Since I’m not writing the first draft of a novel this month, I didn’t do as much prep as I usually do. I did start coming up with ideas for things I wanted to write about, and I got the Scrivener file ready including changing my mind about how I was going to keep track of what I was writing on since it’s a bunch of things. I went from listing different things for each day as 1-30 (with some extra) to labeling the items aa, ab, etc and starting a day-one file, and a base for day-two (to copy each day), so I could decide the day before what I was working on the next day. I figured that was more likely to fit my interest during November. I didn’t want not being inspired to work on a particular idea to stifle my progress. One of the lovely things about doing NaNoWriMo is that I can get to the point where the words flow quickly. Focusing on word count each day instead of the content of each sentence has that effect on me. It’s a great feeling and really helps my productivity. I do edit during November, but only a first-pass to ensure the words I wrote were the words I intended, not that they’re the best words for that passage. (That’s what editing is for.)

I wondered if I’d have much enthusiasm for NaNo this year, since I wasn’t working on a novel and haven’t done the usual prep in September and October. Also, I’ve been trying to be more sensible about writing ever since the year I wrote two novels for 200,000+ words and made my gluts so tight that I still have issues sitting in soft chairs. (On the plus side, I now walk at least 250 steps every hour that it’s possible.) I tried to work on prep this year, but once I had a good list of ideas, there didn’t seem to be much more to do with the ideas except wait to write them. I don’t know how to prep a skit without writing it, or a short story. With a novel, there are so many scenes and interactions needed between characters that just deciding how often a character shows up helps create structure. I’m hoping to have some poetry and even a recipe, although they’re not great for word count. A recipe for how to have digital inclusion sounds awesome, but not something I can outline. I found myself eager for November to get here already, which seems a good sign.

In the past, I’ve been so eager to write, that I get up at 4 a.m. to start. This year, I held off until 5:30.

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Another possibility for November

2016-07-05 18.04.00The idea of writing book four in the French series this November, or even just writing the very-detailed outline and a few scenes, isn’t inspiring me. After ten years of doing NaNoWriMo, I feel quite comfortable with breaking the rules. I’m thinking of writing a series of essays this year. It would be useful to have some material to use for PBDD.org, as well as being useful to reflect on things such as the wisdom of not having a vegetable garden since it made my left shoulder hurt every year. I’d like to have about 50 topics before November 1st so I can discard some, or if it turns out that I only have a thousand words to say on a topic, I still write 50,000 words in November.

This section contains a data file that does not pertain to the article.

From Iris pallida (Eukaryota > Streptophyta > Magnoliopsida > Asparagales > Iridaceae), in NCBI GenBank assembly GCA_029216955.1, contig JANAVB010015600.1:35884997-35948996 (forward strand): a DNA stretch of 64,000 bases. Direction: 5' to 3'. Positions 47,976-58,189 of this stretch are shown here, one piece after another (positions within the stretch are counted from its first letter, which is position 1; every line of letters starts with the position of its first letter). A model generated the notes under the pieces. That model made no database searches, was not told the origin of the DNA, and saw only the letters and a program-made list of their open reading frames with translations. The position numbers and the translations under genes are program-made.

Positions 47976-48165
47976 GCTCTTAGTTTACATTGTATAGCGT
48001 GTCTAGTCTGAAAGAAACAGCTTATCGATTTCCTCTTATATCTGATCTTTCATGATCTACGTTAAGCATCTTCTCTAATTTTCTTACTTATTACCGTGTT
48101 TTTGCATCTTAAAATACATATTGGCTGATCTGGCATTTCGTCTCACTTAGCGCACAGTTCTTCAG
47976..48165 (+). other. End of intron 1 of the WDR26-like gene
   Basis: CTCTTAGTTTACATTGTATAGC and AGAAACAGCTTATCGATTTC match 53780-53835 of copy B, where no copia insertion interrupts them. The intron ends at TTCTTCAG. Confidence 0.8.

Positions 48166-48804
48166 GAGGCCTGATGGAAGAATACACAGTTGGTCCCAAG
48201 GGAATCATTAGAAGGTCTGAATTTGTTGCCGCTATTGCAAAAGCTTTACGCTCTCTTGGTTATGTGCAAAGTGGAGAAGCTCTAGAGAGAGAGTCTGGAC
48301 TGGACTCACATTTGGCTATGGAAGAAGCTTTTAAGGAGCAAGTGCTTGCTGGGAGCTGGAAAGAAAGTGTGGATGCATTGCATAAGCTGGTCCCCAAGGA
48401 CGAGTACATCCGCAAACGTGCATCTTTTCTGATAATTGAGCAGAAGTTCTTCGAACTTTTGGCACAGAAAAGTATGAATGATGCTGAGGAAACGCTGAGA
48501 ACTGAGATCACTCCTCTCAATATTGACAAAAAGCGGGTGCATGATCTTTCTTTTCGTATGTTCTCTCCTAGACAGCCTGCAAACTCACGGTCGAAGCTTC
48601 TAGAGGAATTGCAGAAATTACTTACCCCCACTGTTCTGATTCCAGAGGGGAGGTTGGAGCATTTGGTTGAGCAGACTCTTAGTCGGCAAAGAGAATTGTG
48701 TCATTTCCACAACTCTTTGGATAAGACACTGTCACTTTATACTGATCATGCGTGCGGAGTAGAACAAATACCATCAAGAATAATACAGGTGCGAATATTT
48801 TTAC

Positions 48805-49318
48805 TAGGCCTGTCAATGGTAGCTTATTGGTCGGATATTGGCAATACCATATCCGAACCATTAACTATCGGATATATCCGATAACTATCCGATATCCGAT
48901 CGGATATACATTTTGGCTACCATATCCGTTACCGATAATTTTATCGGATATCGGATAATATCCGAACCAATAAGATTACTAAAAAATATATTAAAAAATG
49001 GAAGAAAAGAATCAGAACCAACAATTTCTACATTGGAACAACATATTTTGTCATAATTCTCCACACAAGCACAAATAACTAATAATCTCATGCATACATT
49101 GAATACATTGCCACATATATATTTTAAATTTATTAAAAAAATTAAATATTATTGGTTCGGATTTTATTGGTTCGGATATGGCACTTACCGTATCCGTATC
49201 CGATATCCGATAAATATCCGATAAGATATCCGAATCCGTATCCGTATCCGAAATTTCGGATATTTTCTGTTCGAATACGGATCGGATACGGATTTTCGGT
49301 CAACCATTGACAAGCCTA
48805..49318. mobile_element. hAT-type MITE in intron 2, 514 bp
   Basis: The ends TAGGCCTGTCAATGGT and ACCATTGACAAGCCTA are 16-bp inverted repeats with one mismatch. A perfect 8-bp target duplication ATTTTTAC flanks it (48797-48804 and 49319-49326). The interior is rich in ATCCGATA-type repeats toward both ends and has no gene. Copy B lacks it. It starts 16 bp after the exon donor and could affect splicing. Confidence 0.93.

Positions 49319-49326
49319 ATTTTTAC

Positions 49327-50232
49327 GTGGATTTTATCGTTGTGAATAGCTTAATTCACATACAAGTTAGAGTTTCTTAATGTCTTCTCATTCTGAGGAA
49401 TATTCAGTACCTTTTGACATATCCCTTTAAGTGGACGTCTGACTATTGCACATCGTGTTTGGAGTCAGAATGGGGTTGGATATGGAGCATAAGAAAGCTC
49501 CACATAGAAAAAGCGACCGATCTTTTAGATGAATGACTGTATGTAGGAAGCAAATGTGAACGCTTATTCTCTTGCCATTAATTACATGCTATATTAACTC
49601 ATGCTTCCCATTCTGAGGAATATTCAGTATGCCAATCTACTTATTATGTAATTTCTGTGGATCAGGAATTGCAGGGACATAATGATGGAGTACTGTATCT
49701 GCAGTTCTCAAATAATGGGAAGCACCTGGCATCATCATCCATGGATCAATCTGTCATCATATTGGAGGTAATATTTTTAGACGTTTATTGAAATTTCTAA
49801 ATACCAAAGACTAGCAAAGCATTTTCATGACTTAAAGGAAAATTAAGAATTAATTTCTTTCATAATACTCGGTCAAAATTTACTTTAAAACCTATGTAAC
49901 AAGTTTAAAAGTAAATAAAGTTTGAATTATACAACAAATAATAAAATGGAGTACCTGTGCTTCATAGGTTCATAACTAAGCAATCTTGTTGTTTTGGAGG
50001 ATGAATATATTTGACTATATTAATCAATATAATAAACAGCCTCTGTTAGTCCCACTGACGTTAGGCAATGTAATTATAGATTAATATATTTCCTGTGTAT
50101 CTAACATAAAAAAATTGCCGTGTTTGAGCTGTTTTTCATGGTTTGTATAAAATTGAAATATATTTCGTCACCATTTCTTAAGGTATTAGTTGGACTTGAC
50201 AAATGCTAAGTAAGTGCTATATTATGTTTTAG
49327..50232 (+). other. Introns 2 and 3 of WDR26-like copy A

They don’t all have to be essays. I could see writing a short play or skit about the digital divide, or getting a program started, or where to find information, so that it can be used on our site. I once wrote poems about wireless technology to reinforce concepts. That might be fun to play with as well.

As the VP of Communications for PBDD, most of the time I’m rather serious about what appears on the website. It might be fun to ‘play’ with words on this topic. Since I usually look forward to NaNoWriMo for months, it would be good to have a topic I was excited about this year. This one might be it.

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Time and expectations

2016-06-02 10.56.30Having too much time to write might seem like an oxymoron, but there’s a chance that I’ll not have a paying job in November. The last time that happened, I thought, “Since I normally draft over 100,000 words and finish the first draft of a novel during months that I do work, without that distraction, I should be able to write the first drafts of  two novels.” I knew that I had to be careful to move my hands and wrists to avoid carpal tunnel problems. But, I was so busy being careful of them, and focusing on writing 200,000 words that I didn’t realize that intense writing while mostly sitting was a very bad idea. I no longer like cushions on chairs, for example.

So, the thought of having ‘too much’ time to write in November is not a good one. Especially since I was planning on working on the outline in November instead of in the several months before it and so was aiming for 50,000 words, not my usual 100,000.